After the Dance
A 1952 Murder Mystery in Broken Hill
The Broken Hill 'Barrier Miner', 2 September 1952. Image courtesy of the National Library of Australia.
In the outback mining town of Broken Hill, no one wants to talk about a 60-year-old murder mystery. But everyone knows something.
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A man I cannot name shows me the very spot where it happened on a Monday morning 60 years ago. He remembers it well – he was only a boy and lived just down the street.
“I saw a crowd of people standing around, so I went up to have a look. I saw in the distance the police there, standing around a woman who was lying in the grass. After a little bit I saw them lift her up and put her in an ambulance and drive away. I knew she was dead by the way they carried her all covered up. I’d never seen a dead body before so I was just interested. But when I heard later that she’d been murdered I got scared. We all did. My mum told me we shouldn’t talk about it, so I didn’t.”
I have come to the New South Wales outback town of Broken Hill for a murder mystery, one I picked up during my travels through the town last year. But there’s a problem, and that problem is Broken Hill. The collective psyche says you don’t talk about business that’s not yours – or, more specifically, somebody else’s. You can mine for all sorts of elements here, just not information.
The town was born when a boundary rider called Charles Rasp stumbled upon the world’s largest ore body of lead, silver and zinc in 1883. By the turn of the century, Broken Hill was a town of 20,000, the Broken Hill Proprietary Company (BHP) the richest mining company in the nation, and for the next 50 years Australia’s major source of export income came from the town in the arid west of New South Wales.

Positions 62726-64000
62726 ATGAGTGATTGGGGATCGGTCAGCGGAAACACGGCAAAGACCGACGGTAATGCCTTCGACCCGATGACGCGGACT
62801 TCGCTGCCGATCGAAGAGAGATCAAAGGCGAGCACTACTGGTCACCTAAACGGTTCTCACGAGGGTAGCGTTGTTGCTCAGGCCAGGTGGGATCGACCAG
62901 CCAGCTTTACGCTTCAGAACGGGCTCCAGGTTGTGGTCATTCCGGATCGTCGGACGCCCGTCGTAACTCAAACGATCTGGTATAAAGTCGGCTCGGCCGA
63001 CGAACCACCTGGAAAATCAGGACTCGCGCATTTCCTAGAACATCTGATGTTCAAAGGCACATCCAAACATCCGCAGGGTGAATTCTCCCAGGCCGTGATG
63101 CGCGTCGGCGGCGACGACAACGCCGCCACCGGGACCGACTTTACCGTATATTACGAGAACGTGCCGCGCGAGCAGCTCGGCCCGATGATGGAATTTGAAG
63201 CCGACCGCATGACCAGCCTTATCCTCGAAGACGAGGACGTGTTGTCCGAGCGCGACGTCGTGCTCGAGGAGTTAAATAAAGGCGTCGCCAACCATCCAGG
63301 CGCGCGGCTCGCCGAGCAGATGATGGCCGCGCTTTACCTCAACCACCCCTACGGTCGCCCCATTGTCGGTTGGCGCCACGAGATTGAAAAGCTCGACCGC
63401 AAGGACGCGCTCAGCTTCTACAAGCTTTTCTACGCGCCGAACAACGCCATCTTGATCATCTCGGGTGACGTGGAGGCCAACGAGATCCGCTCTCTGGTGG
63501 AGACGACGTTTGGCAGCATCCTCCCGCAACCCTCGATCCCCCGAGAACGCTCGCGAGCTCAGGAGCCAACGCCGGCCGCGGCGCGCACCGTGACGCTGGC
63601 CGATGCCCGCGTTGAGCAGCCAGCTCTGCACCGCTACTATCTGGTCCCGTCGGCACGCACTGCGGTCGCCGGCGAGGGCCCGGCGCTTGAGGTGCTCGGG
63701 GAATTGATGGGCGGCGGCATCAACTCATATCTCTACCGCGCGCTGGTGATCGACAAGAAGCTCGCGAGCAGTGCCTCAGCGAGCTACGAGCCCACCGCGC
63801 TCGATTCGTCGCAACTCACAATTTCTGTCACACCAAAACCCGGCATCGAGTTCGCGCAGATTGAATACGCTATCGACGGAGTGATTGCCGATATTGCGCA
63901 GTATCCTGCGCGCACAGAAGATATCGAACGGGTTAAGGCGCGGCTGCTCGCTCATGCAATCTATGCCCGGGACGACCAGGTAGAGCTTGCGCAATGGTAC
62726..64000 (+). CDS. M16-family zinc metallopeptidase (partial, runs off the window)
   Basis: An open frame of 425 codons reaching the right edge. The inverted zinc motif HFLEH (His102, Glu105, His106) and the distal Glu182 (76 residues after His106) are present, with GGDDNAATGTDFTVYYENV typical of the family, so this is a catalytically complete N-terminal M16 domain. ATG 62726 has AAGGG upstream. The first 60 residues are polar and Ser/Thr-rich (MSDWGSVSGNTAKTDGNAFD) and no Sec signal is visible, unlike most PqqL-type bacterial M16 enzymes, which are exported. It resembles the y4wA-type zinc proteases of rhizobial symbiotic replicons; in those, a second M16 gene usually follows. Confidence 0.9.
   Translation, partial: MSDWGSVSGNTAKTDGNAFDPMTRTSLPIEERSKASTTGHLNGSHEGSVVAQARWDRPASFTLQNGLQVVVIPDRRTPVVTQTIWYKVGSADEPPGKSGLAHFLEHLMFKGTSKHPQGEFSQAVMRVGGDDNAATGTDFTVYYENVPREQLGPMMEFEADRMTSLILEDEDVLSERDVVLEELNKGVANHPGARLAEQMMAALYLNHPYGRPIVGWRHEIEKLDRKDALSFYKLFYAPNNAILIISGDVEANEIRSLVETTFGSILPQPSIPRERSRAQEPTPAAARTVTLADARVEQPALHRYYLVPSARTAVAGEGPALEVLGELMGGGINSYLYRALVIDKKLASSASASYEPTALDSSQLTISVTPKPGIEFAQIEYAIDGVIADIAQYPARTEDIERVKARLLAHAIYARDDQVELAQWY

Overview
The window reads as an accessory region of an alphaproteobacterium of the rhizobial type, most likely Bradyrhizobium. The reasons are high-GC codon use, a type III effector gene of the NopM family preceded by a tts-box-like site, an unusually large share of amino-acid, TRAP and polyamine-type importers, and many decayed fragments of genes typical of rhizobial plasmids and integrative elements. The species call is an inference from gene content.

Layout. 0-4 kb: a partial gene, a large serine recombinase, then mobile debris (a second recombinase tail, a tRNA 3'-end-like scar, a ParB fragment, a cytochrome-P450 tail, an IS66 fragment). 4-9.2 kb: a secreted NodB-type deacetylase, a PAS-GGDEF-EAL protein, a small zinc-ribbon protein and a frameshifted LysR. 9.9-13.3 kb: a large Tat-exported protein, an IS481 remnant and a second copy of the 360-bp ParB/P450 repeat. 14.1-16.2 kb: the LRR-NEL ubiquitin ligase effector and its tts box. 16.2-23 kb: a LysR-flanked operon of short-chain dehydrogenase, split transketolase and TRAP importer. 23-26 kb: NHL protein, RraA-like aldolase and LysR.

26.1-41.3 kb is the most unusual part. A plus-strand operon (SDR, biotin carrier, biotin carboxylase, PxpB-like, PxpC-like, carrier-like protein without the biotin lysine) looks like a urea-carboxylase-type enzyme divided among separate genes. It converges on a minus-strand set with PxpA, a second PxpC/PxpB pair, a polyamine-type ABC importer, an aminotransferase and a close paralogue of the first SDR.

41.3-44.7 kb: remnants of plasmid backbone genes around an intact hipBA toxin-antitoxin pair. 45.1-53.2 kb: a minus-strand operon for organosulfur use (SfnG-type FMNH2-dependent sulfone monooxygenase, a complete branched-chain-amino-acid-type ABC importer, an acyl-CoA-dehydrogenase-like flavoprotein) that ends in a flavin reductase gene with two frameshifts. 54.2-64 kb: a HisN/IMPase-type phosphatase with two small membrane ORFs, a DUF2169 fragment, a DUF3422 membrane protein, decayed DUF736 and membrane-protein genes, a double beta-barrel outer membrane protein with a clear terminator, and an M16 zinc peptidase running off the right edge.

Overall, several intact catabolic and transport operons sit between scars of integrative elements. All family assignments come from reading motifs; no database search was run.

It didn’t take long for the workers of Broken Hill to realise they had the nation by the balls, and in 1924 the Barrier Industrial Council became one of the most powerful unions in the world, lording over town affairs like an outback Politburo (Trades Hall, the home of the BIC, is still known affectionately as ‘The Kremlin’), banning married women from the workforce and regulating everything from the prices of groceries to the rules of worship. Enemies of the BIC were ‘blackballed’ – denied work and business within the town frontiers; those who ‘dobbed’ on mates to management were ‘sent to Coventry’ – denied friendship on the job. The tough regime ruined many lives but made Broken Hill strong against the alliance of mining companies and gutless state and federal governments, and Broken Hill’s stand against the ruling elite changed the shape of Australian life more than once.
An example of Broken Hill’s power came in 1953, when the national media reported that Broken Hill was not complying with nationwide liquor laws, her pubs remaining open till at least 10.30 pm, sometimes later, in defiance of the 6 pm closing times. Despite months of fierce political debate, Broken Hill stuck to her guns, the matter reaching a laughable impasse when Premier Joseph Cahill told the media it was “strictly a matter for the police”, while Police Commissioner Colin Delaney responded that it was his duty to administer the law “subject to the direction of the state government”. Broken Hill kept on drinking, her recalcitrance playing no small part in the referendum of 1954 that saw the “six-o’clock swill” banished in favour of New South Welsh pubs remaining open to 10 pm.
The BIC is now a shadow of its former self but something of a cool siege mentality still exists in the town’s psyche today. People from out of town are casually referred to as being from “away”, a gigantic confederacy of towns, cities, states and nations rendered faceless and inconsequential for the simple fact they are not from here. Like a colony comfortably stranded on an alien moon, Broken Hill takes care of its own.